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Art and the New Biology of Mind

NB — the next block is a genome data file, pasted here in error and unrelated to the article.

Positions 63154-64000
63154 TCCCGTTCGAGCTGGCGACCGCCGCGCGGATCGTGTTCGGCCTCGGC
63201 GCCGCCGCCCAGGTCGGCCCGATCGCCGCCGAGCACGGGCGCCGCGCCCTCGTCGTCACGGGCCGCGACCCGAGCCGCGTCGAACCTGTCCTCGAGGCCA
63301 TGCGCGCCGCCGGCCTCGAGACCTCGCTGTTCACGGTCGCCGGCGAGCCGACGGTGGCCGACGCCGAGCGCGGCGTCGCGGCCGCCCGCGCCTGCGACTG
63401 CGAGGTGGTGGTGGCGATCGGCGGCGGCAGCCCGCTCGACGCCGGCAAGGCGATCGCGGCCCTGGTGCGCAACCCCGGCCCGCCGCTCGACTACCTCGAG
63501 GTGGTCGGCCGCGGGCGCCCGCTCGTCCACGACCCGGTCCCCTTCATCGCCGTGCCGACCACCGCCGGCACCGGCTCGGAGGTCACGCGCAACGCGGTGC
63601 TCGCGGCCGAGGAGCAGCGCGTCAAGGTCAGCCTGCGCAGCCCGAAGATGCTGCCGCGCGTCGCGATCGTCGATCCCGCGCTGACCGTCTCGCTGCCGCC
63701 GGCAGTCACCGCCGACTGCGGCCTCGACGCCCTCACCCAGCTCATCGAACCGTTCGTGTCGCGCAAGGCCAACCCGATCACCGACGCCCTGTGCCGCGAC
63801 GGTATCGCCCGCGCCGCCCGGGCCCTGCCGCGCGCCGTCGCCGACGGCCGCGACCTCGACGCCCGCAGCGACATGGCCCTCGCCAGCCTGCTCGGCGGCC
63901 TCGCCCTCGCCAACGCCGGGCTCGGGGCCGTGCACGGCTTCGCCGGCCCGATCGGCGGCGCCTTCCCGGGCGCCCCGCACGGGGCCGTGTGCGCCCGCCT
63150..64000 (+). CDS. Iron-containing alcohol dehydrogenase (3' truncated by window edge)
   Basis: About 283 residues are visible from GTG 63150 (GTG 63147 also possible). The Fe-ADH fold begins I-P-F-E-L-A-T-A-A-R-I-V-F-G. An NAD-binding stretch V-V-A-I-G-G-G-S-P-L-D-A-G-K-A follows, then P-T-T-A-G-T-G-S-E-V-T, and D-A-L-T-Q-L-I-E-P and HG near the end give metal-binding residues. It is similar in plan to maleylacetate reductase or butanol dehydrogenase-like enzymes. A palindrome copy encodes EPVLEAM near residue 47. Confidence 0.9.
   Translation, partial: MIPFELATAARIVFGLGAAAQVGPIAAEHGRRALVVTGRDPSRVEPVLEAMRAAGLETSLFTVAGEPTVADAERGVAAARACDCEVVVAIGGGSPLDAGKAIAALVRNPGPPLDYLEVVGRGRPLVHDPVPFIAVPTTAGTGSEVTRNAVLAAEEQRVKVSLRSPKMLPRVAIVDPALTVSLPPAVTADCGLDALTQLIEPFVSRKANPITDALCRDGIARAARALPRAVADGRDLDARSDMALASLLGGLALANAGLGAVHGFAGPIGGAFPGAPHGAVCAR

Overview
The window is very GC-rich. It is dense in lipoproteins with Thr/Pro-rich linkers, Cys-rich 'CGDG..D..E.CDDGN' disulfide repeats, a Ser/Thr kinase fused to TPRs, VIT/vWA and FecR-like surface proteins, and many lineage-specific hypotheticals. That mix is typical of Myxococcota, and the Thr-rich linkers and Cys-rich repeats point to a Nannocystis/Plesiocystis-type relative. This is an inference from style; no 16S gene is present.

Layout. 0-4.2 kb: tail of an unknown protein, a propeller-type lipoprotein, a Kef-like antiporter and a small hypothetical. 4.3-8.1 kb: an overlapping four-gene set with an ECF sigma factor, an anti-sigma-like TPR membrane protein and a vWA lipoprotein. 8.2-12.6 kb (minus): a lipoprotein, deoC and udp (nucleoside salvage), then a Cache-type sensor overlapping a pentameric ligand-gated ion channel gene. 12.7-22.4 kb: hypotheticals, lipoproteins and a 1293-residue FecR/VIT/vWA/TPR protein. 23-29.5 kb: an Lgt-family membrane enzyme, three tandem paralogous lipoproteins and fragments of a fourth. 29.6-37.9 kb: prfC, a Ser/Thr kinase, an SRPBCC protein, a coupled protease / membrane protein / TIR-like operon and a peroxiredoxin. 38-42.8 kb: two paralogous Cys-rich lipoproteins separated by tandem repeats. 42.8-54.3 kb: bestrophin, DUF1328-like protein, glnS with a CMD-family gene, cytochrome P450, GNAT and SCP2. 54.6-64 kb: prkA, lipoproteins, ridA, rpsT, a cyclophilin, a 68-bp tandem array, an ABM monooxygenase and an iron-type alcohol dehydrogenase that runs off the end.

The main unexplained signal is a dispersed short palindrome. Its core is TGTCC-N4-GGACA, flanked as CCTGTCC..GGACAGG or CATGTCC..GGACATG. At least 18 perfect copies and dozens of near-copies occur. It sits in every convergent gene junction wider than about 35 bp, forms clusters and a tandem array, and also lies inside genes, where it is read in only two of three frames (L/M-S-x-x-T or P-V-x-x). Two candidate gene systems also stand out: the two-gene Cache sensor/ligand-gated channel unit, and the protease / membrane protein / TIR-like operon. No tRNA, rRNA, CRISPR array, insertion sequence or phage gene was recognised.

THE DREAM of discovering a science of art once took the form of attempting to render systematically the variety and appearance of the visible world, an endeavor intimately entwined with Renaissance developments in mathematical perspective, anatomical drawing, and optics, and, later, with seventeenth-century catalogues of nature. In more recent times, the project has turned inward—to the body and mind—expressed as a desire to hunt art and aesthetics back to some allegedly biological source, motivating work ranging from Hermann von Helmholtz’s thesis that the mechanics of the human eye made it in principle impossible for a painting to produce the same visual effect as nature (On the Relations of Optics to Painting [1871–73]) to Max Nordau’s infamous fin de siècle positing of a common neurological deficit behind modern criminality and the degeneracy of modern art. But even the most well-founded

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